- Moderated poster presentation
- Open Access
Long-term follow-up of coronary MR and CT angiography for prediction of cardiac events
Journal of Cardiovascular Magnetic Resonance volume 16, Article number: M2 (2014)
Although some studies have shown the potential utility of coronary magnetic resonance angiography (CMRA) for the detection of coronary artery disease (CAD), almost no information exists regarding its prognostic value. Aim of our study was to compare the predictive value of CMRA and coronary multislice computed tomography angiography (CCTA) for prediction of cardiovascular events at long-term follow-up, with invasive coronary angiography (ICA) as the reference method.
110 patients referred to MR for suspected or known CAD were prospectively included. A CMRA at 3T, a 64-slice CCTA and an ICA were performed in all patients. A luminal reduction ≥50% was defined as a significant stenosis. All patients were followed up for the occurrence of cardiovascular events, which comprised cardiovascular death, non-fatal myocardial infarction, necessity of revascularization and hospitalization due to cardiac events.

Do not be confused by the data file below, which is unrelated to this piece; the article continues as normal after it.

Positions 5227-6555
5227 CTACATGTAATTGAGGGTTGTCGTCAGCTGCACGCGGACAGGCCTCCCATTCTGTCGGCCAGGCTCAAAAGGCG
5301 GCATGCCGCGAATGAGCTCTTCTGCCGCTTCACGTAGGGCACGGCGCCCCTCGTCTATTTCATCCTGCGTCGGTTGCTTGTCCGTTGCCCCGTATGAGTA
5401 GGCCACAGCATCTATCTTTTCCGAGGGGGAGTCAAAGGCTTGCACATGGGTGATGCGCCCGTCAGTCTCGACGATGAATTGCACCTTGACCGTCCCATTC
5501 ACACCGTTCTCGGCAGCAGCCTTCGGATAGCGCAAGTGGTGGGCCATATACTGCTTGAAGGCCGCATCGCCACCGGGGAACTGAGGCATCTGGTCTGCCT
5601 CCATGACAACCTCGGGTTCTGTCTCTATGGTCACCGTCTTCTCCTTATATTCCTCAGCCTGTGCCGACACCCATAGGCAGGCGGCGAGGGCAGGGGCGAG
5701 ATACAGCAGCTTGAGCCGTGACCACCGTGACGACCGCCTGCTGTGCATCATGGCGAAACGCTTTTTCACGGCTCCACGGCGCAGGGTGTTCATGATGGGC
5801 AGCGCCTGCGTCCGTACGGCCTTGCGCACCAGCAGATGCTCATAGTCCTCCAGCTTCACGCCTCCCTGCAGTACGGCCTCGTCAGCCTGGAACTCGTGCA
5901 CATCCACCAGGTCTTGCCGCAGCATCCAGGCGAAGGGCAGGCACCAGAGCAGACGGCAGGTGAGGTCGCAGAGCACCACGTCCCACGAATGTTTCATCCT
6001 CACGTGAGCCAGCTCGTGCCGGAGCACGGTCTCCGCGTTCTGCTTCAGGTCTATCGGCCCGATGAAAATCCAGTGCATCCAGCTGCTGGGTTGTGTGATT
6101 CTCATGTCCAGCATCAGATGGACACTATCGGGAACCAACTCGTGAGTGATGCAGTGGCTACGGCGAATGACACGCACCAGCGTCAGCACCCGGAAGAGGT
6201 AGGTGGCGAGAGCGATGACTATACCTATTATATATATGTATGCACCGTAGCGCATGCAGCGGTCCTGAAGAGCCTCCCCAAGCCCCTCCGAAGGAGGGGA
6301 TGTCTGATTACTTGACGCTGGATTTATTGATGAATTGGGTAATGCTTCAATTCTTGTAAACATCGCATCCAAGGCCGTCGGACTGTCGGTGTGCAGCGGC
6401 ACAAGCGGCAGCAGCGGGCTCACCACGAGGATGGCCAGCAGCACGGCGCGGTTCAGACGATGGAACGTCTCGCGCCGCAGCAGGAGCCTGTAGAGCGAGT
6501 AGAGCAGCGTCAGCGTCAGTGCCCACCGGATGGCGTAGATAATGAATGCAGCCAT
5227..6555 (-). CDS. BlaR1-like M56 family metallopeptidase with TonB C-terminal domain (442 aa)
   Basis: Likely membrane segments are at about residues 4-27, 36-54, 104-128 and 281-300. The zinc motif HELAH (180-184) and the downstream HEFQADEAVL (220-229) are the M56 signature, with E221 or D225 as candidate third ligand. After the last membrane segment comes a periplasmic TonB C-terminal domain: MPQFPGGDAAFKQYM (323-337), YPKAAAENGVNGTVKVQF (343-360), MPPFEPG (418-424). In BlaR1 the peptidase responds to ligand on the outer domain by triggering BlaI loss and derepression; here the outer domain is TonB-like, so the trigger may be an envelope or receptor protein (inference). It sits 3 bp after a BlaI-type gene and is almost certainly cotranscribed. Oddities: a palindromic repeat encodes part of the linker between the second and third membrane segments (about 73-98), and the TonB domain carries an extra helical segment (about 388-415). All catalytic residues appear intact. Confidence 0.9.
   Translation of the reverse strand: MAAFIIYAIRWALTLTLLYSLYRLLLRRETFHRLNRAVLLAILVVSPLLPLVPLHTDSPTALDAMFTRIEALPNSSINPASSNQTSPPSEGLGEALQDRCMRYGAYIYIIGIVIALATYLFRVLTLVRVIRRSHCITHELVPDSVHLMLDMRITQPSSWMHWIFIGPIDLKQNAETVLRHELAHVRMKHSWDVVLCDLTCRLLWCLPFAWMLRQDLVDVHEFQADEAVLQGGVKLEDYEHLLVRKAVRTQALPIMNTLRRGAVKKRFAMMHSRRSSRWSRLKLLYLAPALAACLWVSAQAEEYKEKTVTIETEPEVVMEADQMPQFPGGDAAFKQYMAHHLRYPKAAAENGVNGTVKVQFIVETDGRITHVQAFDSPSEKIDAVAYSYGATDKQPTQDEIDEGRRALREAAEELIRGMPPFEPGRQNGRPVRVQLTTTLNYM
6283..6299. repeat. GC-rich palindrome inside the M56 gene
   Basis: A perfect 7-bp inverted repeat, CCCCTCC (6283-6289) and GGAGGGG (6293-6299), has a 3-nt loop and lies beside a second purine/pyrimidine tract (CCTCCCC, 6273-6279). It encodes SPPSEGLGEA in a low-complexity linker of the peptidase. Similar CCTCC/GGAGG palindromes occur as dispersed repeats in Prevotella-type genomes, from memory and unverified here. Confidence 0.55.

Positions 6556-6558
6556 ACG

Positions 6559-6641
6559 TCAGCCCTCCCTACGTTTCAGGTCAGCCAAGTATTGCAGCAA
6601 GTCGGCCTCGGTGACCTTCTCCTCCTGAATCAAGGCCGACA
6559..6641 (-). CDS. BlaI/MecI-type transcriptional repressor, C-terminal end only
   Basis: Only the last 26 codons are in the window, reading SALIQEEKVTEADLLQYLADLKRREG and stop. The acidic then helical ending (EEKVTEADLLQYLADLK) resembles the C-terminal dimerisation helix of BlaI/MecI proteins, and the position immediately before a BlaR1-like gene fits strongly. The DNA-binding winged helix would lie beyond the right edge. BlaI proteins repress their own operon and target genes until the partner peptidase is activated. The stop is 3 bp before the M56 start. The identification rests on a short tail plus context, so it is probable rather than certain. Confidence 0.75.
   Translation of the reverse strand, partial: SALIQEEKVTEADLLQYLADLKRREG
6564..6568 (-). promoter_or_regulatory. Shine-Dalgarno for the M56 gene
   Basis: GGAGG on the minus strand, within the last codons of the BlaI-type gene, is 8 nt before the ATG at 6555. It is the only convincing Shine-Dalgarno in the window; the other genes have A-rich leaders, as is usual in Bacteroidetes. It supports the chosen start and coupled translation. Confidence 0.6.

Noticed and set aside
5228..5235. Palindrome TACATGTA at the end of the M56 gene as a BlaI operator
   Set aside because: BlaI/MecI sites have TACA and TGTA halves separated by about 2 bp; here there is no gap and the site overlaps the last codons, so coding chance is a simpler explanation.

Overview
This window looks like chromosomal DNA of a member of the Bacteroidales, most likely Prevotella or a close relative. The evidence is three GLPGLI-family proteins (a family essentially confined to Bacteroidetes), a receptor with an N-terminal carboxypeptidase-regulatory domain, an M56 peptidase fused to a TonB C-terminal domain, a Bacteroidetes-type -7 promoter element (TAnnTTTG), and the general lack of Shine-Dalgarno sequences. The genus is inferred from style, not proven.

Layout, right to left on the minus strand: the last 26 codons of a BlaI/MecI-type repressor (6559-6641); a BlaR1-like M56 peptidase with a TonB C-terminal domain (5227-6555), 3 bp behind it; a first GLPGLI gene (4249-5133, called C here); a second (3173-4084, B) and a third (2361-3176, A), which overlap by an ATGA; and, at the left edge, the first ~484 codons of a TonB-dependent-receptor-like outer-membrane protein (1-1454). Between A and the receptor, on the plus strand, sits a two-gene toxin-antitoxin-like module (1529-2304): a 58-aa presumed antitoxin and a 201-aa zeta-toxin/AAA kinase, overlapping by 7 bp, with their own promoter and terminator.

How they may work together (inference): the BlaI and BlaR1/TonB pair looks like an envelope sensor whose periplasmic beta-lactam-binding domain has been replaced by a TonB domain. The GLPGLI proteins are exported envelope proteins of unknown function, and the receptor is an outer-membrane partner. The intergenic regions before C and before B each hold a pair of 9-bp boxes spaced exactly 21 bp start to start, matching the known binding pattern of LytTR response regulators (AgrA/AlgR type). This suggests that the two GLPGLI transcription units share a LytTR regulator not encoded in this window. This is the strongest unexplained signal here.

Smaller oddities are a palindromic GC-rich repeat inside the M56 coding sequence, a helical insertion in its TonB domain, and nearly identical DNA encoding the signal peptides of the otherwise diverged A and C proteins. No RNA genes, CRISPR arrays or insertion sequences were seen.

38 events were recorded during a mean follow-up of 40 ± 16 months. No significant differences in event-free survival were observed between the three techniques in the survival analysis (log-rank test p = 0.989) (Figure 1). The area under the receiver-operator curve was 65% (95% CI 55-76, p = 0.009) for CMRA, 70% (95% CI 60-80, p = 0.001) for CCTA and 75% (95% CI 66-85, p < 0.0001) for ICA.
When assessing long-term prognosis, CMRA and CCTA demonstrated a similar prognostic value compared to invasive coronary angiography for prediction of cardiac events. CMRA has a non-inferior prognostic value compared to CCTA.
About this article
Cite this article
Doltra, A., Hamdan, A., Huppertz, A. et al. Long-term follow-up of coronary MR and CT angiography for prediction of cardiac events. J Cardiovasc Magn Reson 16, M2 (2014). https://doi.org/10.1186/1532-429X-16-S1-M2
- Coronary Artery Disease
- Myocardial Infarction
- Cardiovascular Event
- Cardiac Event